philosophy. During his residence in Switzerland, the young nobleman made a considerable advance in his scientific pursuits, especially in those branches to which he afterwards so sedulously devoted himself. While he was still in Geneva, and of course before he was twenty years of age, he actually obtained a prize from the Society of Arts and Sciences at Stockholm, for the best essay on the structure of the pendulum: it was written in French, and was published among the Transactions of the Society. It appears, however, that the other objects which we conceive to be essential to complete the education of a man of rank, were not neglected, and that he even distinguished himself for his dexterity and adroitness in various athletic accomplishments, such as horsemanship, and the military exercises.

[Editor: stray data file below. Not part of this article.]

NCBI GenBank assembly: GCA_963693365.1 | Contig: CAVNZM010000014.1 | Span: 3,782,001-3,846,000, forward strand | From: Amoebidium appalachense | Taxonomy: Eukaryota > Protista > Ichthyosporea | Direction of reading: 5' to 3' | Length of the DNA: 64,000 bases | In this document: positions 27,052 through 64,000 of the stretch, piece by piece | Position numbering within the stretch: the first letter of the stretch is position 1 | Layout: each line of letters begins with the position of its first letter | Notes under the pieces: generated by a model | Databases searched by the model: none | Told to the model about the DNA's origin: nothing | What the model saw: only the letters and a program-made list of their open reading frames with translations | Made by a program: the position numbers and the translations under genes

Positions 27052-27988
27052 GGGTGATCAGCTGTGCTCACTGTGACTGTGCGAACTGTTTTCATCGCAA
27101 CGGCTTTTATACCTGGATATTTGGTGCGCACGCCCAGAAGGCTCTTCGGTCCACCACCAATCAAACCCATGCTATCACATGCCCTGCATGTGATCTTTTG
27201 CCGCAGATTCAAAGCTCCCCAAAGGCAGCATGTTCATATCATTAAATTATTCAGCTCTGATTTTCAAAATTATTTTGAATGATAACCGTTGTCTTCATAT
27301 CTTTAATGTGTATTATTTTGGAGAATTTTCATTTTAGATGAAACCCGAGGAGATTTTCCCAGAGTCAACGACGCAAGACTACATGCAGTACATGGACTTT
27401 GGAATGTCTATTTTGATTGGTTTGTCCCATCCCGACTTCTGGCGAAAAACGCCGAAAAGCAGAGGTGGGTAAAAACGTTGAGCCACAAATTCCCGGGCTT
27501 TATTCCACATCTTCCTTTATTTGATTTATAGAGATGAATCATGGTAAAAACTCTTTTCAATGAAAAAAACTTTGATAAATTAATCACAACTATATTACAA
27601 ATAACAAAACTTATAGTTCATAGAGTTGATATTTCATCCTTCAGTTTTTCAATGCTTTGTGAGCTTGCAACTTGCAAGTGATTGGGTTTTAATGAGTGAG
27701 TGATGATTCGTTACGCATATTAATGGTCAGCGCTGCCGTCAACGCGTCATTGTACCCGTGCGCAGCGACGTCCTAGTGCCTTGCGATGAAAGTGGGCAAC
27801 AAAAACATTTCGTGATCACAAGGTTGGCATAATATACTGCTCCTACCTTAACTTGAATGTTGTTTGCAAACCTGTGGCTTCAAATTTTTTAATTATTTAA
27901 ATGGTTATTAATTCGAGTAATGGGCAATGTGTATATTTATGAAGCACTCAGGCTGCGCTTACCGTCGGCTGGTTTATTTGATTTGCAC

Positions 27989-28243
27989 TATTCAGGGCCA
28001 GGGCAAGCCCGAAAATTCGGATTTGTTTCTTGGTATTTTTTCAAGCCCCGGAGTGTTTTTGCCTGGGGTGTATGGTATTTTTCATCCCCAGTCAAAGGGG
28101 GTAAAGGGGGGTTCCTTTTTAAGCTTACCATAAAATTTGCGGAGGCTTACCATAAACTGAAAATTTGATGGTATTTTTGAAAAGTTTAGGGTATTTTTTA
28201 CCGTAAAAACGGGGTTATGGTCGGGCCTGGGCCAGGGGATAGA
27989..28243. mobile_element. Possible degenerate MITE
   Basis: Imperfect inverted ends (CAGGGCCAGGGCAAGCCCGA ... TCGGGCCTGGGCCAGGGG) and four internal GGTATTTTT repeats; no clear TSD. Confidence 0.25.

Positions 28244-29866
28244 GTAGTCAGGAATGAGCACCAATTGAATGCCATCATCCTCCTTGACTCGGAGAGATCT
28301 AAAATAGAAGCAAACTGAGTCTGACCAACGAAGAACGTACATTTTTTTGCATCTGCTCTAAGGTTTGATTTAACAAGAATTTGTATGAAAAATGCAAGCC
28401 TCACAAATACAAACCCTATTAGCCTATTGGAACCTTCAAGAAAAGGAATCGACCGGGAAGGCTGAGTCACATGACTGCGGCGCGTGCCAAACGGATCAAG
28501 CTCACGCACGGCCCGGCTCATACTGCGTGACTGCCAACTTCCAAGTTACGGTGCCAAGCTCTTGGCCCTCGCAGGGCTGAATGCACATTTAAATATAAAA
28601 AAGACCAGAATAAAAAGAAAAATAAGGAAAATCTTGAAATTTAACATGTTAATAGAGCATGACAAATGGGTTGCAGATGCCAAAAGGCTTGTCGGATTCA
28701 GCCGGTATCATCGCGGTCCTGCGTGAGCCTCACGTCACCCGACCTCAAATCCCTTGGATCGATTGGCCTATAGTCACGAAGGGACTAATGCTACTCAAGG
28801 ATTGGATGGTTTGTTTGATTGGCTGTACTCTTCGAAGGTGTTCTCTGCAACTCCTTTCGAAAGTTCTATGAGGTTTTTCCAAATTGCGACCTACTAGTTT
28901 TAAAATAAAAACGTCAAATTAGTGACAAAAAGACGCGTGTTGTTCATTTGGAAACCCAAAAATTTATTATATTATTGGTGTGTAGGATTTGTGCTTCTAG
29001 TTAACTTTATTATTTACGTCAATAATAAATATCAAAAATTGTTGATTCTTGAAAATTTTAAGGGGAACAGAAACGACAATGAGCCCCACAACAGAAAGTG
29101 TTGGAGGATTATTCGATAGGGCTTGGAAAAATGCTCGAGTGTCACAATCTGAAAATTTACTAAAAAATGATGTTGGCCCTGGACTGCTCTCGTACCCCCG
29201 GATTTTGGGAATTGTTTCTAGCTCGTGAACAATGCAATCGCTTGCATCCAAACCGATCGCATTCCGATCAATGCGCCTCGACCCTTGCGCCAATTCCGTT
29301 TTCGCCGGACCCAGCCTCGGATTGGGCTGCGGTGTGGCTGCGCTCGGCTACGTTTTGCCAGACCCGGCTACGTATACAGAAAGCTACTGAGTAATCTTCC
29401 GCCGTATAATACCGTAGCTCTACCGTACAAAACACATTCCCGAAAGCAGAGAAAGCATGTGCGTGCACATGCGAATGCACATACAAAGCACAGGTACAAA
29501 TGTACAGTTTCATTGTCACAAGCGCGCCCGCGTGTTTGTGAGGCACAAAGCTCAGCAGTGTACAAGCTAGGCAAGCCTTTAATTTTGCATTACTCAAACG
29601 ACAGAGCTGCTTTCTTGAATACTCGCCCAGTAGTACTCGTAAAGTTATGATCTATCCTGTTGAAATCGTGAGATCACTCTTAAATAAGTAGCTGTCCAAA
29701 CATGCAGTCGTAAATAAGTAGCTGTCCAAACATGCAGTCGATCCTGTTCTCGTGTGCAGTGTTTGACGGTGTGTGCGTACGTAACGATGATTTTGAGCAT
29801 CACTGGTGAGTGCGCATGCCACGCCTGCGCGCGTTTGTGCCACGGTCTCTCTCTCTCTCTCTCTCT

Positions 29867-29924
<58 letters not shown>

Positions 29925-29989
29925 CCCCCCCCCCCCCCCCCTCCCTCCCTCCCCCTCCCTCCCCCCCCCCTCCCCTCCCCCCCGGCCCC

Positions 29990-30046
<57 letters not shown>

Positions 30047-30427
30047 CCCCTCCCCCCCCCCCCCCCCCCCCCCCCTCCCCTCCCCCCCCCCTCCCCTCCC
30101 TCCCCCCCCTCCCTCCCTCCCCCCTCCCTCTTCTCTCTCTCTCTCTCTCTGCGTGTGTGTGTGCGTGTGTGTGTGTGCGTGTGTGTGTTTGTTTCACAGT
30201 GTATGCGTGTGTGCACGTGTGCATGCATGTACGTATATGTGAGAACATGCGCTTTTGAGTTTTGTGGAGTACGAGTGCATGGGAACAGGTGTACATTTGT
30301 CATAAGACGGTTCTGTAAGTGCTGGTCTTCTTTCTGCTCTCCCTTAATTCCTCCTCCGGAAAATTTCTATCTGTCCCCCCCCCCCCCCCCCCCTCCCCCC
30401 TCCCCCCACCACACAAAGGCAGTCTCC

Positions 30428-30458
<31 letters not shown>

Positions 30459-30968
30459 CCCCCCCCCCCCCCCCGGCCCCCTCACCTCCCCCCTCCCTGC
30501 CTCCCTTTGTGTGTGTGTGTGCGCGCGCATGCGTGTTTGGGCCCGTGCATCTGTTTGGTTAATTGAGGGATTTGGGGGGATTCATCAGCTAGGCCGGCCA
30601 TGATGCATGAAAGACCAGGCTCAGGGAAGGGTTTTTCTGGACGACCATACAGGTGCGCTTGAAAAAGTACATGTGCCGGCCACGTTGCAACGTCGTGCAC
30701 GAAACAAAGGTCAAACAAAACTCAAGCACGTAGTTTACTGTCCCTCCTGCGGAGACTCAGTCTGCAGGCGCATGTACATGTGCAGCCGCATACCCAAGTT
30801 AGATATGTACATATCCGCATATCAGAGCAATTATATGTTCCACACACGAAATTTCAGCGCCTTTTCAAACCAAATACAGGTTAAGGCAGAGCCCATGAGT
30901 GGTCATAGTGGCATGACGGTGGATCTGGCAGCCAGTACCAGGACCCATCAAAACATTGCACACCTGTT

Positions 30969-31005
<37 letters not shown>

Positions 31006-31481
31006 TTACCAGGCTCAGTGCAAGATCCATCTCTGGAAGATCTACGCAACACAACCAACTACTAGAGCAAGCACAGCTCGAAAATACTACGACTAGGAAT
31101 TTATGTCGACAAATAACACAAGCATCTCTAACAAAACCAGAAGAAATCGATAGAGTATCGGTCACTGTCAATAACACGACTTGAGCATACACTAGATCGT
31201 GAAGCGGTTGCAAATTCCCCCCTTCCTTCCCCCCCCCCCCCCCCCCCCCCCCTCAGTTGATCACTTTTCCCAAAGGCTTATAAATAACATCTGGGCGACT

He may be considered as having almost inherited from his father and grandfather a peculiar set of political opinions, and those would be fostered by the mode of his education, and the associations which he would form by his residence at Geneva. He accordingly acquired a decided attachment to all those principles and measures which he supposed to be favourable to the liberty of the subject, in opposition to the privileges or encroachments, as he conceived them to be, of the aristocracy and monarchy. By most persons he was considered as carrying his notions of liberty to a very extravagant or even dangerous length; so that in the latter part of his life he was deserted by all his political associates, and, in his capacity as a member of the legislature, was not unfrequently left without a single individual to support his measures. Justice, however, requires that while we lament or condemn his rashness and impetuosity, we applaud his honesty and integrity. It does not appear that in any single instance he was swayed either by the gross motives of selfinterest, or even by the more pardonable object of ambition. He seems always to have been influenced by a sense of duty, and, although mistaken in his judgment, he acted from conviction. He first appeared on the theatre of politics as a candidate for Westminster, in which he was unsuccessful; but he was returned for the borough of Wycombe, and continued a member of the Lower House until, upon the death of his father in 1786, he took his seat as a Peer of the realm. He was extremely assiduous in the discharge of his parliamentary duties during a great part of his life; and even those who are the most disposed to differ from him in his general views and system, must admit that, on various occasions, he either introduced or actively supported measures of undoubted utility. During his latter years he retired, in a great measure, from his attendance on parliament, probably irritated by the general opposition which he experienced, an opposition which he ascribed to the increasing prejudices of his antagonists, but which, at least in an equal degree, originated in the greater warmth with which he supported his opinions, and the more objectionable tendency of the opinions themselves.